By: Alexandra Kueller
In mid-November, I had the opportunity to attend the annual ISSP conference in Denver. ISSP, or the International Society of Sustainability Professionals, annually holds a conference to allow sustainability professionals from all around the world to come together to discuss, network, and learn from one another. Those two days were filled a variety of speakers covering a wide range of topics relating to sustainability. And as much as I would have liked to have attended each and every breakout session, it just was not possible!
But for every session I was able to go to, many questions were asked. Some of the questions were rhetorical, others made us sit and think long and hard about what we could do to solve that question. Some of the questions were sector-specific, others were more general questions. Throughout my two days in Denver, I took note of some of the questions that really stayed with me, and here are those questions:
- What are we actually gaining from our consumption? We consume – a lot. After all, we are only human. But what are we gaining from all that consumption? With all the new clothes, products, and tech gadgets we are always buying, are we actually getting anything in the long run?
- Just because something might be legal, does it make it right? In business we are always make choices, and while they are legal choices, are they the ethical choice? Are they just short-term solutions to long-term problems? We need to start examining why we make the choices we do.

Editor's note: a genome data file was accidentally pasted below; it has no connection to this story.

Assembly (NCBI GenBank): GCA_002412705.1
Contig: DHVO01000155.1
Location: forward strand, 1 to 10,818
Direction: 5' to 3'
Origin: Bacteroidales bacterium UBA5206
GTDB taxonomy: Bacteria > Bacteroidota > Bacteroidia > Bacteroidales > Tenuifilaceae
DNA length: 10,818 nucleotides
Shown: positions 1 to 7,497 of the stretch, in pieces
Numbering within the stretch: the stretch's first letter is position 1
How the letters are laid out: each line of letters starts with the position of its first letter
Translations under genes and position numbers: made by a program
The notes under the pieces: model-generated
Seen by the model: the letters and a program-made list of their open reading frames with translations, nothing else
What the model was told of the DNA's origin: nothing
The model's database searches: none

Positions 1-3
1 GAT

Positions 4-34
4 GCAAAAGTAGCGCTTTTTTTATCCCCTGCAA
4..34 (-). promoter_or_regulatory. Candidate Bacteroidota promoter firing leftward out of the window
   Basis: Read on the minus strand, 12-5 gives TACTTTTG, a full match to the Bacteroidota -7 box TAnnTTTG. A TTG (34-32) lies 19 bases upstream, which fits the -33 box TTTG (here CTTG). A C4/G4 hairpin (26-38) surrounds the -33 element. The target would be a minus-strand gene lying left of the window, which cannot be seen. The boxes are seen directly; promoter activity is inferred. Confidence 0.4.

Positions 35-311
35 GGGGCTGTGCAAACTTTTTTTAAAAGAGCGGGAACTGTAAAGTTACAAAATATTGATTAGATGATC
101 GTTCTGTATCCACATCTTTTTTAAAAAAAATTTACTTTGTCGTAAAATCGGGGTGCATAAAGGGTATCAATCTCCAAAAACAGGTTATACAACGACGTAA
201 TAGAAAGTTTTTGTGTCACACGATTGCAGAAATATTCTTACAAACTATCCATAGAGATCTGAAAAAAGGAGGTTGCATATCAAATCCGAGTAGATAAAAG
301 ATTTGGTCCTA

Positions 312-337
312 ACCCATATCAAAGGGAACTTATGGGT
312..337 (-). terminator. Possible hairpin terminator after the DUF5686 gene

- How do we engage others in sustainability? As sustainability is growing not only throughout businesses, but our everyday lives as well, how do we make sure that we are not just doing, but rather becoming a model for others?
- Are we aware of our true power and influence? Being sustainability professionals, we can draw from years of experience and education to influence others, but are we maximizing our power?
- How do we change existing price structures to help maximize efficiency? Some states have their utilities set up so that the more a customer consumes, the cheaper it is for the customer. How can we change an existing structure so that it’s still beneficial to the customer, but also efficient?
- Who is asking for transparency? Many companies are now publishing annual sustainability reports, but who is the target audience? Often times the audience are the people, the groups asking for that transparency. Be aware who the audience is when writing your report.
- How are companies integrating sustainability? Companies list sustainability initiatives on their website and in their reports, but what are they doing to make sure sustainability is actually being integrated into the business?
- How does a company instill its values into the company so people take it seriously? Company values are important, but what are the companies doing to make sure their employees know the values are important? How does a company make sure that the values are being followed and adhered to?
- What trends are we not anticipating? As sustainability professionals, we cannot become complacent with the trends that are facing us – we need go forward and start expecting the unexpected.
- Are we truly engaged in sustainability? We all face sustainability in our daily lives (after all, it is our profession!), but what are we doing to make sure we’re not just “going through the motions”? Whether it is personal or professional, what are the steps we should be taking to make sure we are engaged with our sustainability actions?
What questions do you find yourself asking about sustainability? Let us know in the comments below!